As of now, most people have heard the news of Dan Wheldon’s passing after the Indy car wreck, held at the Las Vegas Motor Speedway last Sunday, October 16th, 2011.

This racing facility had been completely redesigned since the last time the Indy type car had been driven on that track. It is shocking news to the entire racing world and community when we see firsthand what our sport, which we love and put all of our heart and soul into, is capable of.

When asked about this and what they should have done differently so this might not have happened, I think to myself about so many of the lessons in my life. Looking back and realizing how many things could have been changed to make a different and better outcome. We have all heard the saying “hind sight is 20/20.”

Already looking back at this racing tragedy, there are so many things that led up to this. The reconfiguration of this racetrack made it much better for the Sprint NASCAR series. Come to find out, it helped produce unsafe, higher speeds and closer racing of the Indy cars than anyone knew would come about. A year-end bonus purse was put together as a promotion of the event to try and lure professional racecar drivers from other racing series. Possibly the lack of collaboration between drivers, sanctioning bodies, track owners and operators was a factor, too.

In the earlier practicing sessions some of the drivers (including Dan Wheldon) were expressing concerns about the high speeds and the uncomfortable feeling while practicing next to so many cars. Looking back they all should have sat down and looked at possible solves to this issue When you have your veteran drivers talking about it, you need to listen to them – they are the ones you trust, and they will give the correct feedback needed to make such a decision.

When you come to a new style of racecars you are a rookie in that class. Just like at our local track, Rocky Mountain Raceway, when you move up to a higher, faster level of race car, there is a learning curve that takes time to adapt to the different way a race car handles. The tires are different; the car’s weight is different, also engine and power change. That bonus brought out even more rookies and more cars than had ever started at the speedway.

This year I was hired by Mike Eames at Rocky Mountain Raceway as their Director of Race Operations. Experiencing myself on the promotional business side of the race track, I was directly involved in promoting one particular race. As a racer, the more competition on the track, the more a race wins means to you! You know you have beaten some of the best in the particular field you are in. From a fan’s point of view, it is a lot more fun when there is a full field of cars. What makes a full field? A race like the one in Las Vegas brings into perspective that there can be too many. We have now learned that34 cars were probably too many – which a lot of people have already said. But when it comes down to reality, we must take action and learn from this very tragic accident.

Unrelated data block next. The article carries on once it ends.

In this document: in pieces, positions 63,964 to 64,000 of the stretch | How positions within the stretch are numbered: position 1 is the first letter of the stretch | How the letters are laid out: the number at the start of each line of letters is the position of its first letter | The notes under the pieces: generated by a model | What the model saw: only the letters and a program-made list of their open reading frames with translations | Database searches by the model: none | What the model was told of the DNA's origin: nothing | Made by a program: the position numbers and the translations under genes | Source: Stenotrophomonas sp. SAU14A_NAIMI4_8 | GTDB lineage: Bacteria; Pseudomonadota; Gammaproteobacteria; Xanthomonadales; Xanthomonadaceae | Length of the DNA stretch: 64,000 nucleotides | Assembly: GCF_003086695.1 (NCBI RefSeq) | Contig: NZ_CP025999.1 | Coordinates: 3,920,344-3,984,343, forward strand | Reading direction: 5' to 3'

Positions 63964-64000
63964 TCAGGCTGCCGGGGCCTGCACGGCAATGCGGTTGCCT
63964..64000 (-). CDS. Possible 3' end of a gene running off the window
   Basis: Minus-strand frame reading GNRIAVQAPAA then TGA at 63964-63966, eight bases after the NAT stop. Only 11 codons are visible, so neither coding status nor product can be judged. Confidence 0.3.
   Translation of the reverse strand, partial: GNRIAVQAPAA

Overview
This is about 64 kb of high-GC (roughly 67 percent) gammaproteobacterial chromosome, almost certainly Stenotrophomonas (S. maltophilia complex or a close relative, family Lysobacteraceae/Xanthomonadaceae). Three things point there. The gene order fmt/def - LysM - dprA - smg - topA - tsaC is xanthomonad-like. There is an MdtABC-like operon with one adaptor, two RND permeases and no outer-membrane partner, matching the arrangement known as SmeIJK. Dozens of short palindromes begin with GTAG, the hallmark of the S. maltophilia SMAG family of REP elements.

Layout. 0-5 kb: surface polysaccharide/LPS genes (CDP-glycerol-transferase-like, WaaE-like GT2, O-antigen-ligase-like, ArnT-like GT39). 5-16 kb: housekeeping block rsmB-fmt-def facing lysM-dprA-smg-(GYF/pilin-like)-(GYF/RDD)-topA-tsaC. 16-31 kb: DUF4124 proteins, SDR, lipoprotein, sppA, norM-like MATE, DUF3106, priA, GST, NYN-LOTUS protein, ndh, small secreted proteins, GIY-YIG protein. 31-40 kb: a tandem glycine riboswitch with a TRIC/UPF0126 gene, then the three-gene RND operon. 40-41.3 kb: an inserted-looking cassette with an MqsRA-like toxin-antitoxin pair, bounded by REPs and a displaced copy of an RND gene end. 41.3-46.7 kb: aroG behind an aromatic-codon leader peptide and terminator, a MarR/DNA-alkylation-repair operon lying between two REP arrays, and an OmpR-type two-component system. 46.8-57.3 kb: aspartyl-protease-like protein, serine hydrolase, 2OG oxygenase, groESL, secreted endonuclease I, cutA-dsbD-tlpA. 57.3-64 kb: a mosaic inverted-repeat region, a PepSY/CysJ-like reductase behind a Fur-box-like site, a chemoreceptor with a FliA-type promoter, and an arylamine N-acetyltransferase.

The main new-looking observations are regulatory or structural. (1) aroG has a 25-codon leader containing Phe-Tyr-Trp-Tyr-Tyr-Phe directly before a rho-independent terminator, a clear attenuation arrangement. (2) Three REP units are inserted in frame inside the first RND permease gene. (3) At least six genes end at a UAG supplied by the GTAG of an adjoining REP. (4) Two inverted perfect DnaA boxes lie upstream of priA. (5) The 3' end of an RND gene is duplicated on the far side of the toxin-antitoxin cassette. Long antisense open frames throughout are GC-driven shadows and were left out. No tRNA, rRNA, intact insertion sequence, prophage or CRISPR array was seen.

We can learn a good lesson from this at our own racing facility and make sure we take a look at the particular classes running. We need to make sure the class is designed for the racetrack configuration. We need to know the limitation on the maximum number of cars to be started on the racetrack. As far as the rookies, they have always had to start at the rear of the field for their first three races. This year we have taken this under review, and we will start rookies in the back for even longer if management feels more time is in everyone’s best interest.

When do they decide that the speed of the cars have outgrown the racetrack? This debate has been going on for many years – the biggest example of this is the famed two tracks of Talladega Speedway and Daytona International Raceway. In the late 1980’s the stock cars were reaching speeds of 212 miles per hour making for some horrifying wrecks. They have been using the restrictor plate on the intake of the engines to slow the speeds down ever since. But is it the right solve? They took away the top speeds, but in turn it has made the races so tight that when they do have a wreck, it involves so many cars. Will they do something of the same with the Indy cars, or will it tighten up the pack even more, so that it will produce wrecks with many cars every time they race on particular tracks where they feel necessary to combat the problem?

Safety concern, I believe, in the last ten years has made so many advances in this sport. These advances have been brought about by accidents in the past. The sport is far safer than it was just ten years ago. Can it be safer? Absolutely! I can guarantee that organizations are looking at this particular accident and are making and designing safer conditions for the future of this sport, be it on the race cars or the race tracks themselves. We learn the most from the hardest mistakes, and hopefully we don’t make the same mistake twice.

When I used to buckle up into my race car, suited up with a two layer fire protective racing suit, racing shoes, race gloves, helmet, neck brace, 5 point safety harness, window net, in- car fire system and now with the HANS device, knowing that the best safety crew in the country’s short track were just seconds away, I felt a lot safer traveling 100 mph next to twenty other race cars on the track than I did when towing the race car to the track on our freeway system.

Racing is a very dangerous sport. We all know this as racers, and it can take a life when we least expect it. But would I hop in another car and put it to its limits, absolutely! I am a racer and it is a sport that is in your blood, forever!

Gary Madsen also has a Facebook page “Madsen Performance” has been involved in motorsports for the last 30 years

https://www.facebook.com/#!/groups/266266895562/

garymadsen@comcast.net

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